Film still from He Shuming's 'Labour Day'.
Continuing the European Union Film Festival’s (EUFF) long running tradition of collaborating with homegrown film institutions by providing an avenue to screen the works of upcoming new talents, this year’s edition involves a tie-up with LASALLE College of the Arts’ Puttnam School of Film.
“Film is an increasingly important and popular medium and has proven to transcend languages, boundaries and nationalities. Its power to unify through universally appealing stories cannot be underestimated,” says Gisli Snaer, Head of Putnam School of Film. Founded in 2005, it is Singapore's first film school offering a bachelor's degree.
Reflecting this vision is a collection of 14 diverse short films from the alumni, paired with the features of the main festival. The 22nd edition of the EUFF happens from 10 to 20 May at Golden Village VivoCity.
Dealing with an eclectic range of subject matters from immigration policies, conscription, wry slice-of-life satires, family ties to a surrealist fable about a magician’s life, these films and documentaries shed an insight into the creativity sprouting in this city.
‘Labour Day’ – He Shuming
He Shuming ,27- year-old local director and Putnam School of Film alumni, showcases ‘Labour Day’ (paired with ‘Something About Love’), a humorous take on the relationship between a Malay landlord and her two foreign tenants who are trying to forge a better life in Singapore. He muses about the making of the film, “I think life is tough here but humor helps us deal with it by making us laugh at and with ourselves. In fact, when my team and I were setting up a shoot in People’s Park, one of my leads was approached by several pimps who were enquiring about her rates. Fortunately, she took it in her stride, stated exorbitant rates and laughed off the incident.”
‘Manta Ray’ - Mads K. Bækkevold
Another 27 –year- old who features prominently in the programme is Norwegian Mads K. Bækkevold, who was a professional cartoonist before embarking on his cinematic foray in Singapore. In his warped, dark humor piece ‘Manta Ray’ (paired with ‘The Strange Case of Angelica’); he circumnavigates the existential dilemmas of a failed stage magician who might have unlocked one of his spirits from a previous life.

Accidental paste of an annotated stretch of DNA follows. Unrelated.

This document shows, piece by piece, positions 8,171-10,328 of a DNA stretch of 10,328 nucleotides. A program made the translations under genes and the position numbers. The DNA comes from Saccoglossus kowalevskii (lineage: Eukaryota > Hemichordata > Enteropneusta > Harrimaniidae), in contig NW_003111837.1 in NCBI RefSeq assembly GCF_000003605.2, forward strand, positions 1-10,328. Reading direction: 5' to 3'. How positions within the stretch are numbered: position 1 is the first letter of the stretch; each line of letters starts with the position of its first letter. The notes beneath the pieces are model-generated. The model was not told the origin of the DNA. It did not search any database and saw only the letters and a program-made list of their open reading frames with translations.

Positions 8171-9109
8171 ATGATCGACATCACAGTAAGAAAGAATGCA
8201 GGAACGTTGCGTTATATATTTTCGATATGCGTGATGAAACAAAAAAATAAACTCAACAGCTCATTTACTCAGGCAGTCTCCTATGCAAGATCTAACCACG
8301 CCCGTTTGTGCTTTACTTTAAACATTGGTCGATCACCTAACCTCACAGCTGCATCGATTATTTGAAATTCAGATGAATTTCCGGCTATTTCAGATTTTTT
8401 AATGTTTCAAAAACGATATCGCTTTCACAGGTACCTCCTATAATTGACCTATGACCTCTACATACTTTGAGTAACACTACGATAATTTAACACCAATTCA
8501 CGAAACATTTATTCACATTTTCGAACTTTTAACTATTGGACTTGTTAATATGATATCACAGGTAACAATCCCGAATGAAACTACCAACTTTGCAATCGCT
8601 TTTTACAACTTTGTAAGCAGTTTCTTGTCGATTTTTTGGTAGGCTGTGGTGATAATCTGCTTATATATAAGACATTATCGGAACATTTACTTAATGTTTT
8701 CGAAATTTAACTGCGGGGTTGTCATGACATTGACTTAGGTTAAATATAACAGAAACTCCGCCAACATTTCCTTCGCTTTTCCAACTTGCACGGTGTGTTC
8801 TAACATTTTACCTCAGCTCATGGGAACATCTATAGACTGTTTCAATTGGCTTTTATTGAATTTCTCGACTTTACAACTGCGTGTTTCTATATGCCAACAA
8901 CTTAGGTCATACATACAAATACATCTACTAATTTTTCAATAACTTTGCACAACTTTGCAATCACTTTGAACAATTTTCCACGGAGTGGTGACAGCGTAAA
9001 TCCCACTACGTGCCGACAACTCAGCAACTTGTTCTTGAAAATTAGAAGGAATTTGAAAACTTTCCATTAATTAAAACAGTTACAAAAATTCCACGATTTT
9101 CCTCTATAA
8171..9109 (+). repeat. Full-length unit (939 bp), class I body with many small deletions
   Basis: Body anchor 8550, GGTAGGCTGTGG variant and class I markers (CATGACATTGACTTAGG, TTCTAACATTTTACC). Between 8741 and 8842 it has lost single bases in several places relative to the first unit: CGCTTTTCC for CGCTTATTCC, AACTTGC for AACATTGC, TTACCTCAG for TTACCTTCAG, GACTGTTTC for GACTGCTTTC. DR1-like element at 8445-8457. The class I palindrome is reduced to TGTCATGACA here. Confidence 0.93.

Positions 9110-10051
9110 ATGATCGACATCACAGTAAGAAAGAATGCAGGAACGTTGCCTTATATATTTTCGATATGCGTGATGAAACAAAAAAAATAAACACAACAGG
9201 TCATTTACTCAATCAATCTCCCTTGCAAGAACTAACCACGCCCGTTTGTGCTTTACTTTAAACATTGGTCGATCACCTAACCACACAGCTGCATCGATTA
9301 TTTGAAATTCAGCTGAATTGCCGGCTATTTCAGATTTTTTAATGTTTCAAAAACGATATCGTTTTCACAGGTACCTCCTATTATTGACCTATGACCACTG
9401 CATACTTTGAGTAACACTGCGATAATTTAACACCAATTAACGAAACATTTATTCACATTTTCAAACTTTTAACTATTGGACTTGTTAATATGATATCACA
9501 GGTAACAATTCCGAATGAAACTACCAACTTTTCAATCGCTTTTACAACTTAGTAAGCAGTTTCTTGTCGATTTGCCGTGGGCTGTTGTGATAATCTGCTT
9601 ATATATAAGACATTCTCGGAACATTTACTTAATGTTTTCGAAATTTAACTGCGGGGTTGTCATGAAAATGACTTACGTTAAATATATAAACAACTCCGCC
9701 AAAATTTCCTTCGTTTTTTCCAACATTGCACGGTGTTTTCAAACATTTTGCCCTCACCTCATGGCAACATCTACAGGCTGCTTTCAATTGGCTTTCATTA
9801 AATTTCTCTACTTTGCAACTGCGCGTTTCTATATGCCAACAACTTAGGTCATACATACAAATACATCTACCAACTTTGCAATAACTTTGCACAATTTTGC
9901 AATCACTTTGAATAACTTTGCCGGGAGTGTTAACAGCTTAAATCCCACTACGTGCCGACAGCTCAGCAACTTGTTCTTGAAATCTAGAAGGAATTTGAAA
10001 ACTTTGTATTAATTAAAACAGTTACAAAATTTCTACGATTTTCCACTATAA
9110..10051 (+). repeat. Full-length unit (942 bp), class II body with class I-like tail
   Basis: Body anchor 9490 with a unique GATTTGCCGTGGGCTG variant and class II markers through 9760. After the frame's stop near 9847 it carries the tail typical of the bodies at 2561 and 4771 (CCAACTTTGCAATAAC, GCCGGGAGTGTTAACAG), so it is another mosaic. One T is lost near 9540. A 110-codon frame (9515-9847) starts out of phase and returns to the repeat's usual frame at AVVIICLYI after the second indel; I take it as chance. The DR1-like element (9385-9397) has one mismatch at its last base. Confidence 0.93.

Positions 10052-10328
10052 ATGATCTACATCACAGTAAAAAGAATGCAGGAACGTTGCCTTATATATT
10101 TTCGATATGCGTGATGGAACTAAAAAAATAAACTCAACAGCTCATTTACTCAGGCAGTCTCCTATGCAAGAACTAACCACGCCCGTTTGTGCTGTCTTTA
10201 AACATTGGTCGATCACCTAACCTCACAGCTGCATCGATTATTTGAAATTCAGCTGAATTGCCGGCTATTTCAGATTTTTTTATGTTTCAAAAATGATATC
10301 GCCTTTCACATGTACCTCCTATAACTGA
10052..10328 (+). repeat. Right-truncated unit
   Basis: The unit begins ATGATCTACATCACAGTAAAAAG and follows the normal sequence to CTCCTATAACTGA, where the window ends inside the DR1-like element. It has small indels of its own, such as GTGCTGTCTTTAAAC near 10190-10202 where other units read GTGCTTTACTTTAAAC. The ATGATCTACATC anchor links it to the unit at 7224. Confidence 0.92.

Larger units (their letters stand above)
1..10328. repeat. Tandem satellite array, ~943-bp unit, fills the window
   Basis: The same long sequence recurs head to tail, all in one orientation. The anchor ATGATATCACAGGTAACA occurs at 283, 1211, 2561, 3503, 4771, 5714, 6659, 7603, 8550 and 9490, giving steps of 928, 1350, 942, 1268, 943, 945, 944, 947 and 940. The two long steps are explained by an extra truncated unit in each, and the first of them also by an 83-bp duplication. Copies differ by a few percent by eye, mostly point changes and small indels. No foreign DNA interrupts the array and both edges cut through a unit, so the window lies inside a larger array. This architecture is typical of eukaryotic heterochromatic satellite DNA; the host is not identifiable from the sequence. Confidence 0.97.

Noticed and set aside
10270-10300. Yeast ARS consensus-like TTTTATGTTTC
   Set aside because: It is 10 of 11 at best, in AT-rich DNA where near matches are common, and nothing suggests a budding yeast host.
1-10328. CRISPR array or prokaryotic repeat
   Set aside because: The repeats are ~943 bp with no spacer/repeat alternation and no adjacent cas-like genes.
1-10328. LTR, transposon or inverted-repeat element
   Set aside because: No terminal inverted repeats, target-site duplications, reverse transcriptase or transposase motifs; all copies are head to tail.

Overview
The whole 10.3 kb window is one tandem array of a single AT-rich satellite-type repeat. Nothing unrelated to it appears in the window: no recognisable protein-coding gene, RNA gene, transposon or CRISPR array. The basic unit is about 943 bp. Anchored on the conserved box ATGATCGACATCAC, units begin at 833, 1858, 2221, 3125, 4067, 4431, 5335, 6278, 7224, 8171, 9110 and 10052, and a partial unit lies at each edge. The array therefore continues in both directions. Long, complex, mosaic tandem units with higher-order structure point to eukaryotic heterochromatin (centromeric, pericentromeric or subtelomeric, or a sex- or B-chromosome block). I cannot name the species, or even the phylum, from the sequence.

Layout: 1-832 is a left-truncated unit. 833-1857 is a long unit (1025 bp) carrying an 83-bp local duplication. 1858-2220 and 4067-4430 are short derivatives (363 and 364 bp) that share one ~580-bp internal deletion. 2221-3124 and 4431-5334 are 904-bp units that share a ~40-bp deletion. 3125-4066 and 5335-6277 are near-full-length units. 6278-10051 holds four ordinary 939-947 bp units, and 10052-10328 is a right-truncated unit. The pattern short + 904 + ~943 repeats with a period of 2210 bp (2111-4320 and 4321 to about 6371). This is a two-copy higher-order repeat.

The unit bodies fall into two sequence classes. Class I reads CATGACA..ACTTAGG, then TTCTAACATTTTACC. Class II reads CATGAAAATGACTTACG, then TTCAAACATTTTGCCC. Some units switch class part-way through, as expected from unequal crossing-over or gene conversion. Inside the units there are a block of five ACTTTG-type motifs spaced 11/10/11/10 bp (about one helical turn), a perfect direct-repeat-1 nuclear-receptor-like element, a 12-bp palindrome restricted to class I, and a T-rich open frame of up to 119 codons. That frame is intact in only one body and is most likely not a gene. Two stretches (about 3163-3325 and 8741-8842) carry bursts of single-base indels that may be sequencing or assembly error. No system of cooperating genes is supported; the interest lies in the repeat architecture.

One can’t help but cackle on the conceptualization of his ambitious film. Bækkevold explains, “On the back of a local taxi late one night, watching the streetlights swish by through the rainy windows, listening to Giorgio Moroder’s ‘Chase’ on my iPod, half-drunk and somewhat buzzed, Manta Ray just strolled into my head, with the whole story fully formed. Sounds like J.K. Rowling and her train ride to London but in a Singaporean taxi, I have strange feeling, that’s what fictional magicians do.”
But it’s not just humor on display here, the plight of Kassim, a cook in his forties based in Maayur, a village in South India, who has tried countless times to move to Singapore on a work permit in order to give his family a better life is encapsulated in 25-year-old Nooraini Shah’s documentary ‘Window of Dreams’ (paired with ‘In A Better World’).
‘Window of Dreams’ – Nooraini Shah
The director who is active in the voluntary and grassroots organizations, “My late father used to run an orphanage in Batam. I am sure that his social consciousness has rubbed onto me. I think that’s the main reason why I enjoy making documentaries with important themes like immigration, education and human trafficking.”
Even if you aren’t a seasoned cineaste who can wax lyrical about the likes of Almodovar, Truffaut and Herzog don’t miss the eclectic films showcased in this festival; you might even come across the early works of the next great local filmmaker.
For more details and an extended screening schedule, click here.
Tickets will be available from 26 Apr 2012 at Golden Village box offices nationwide and on www.gv.com.sg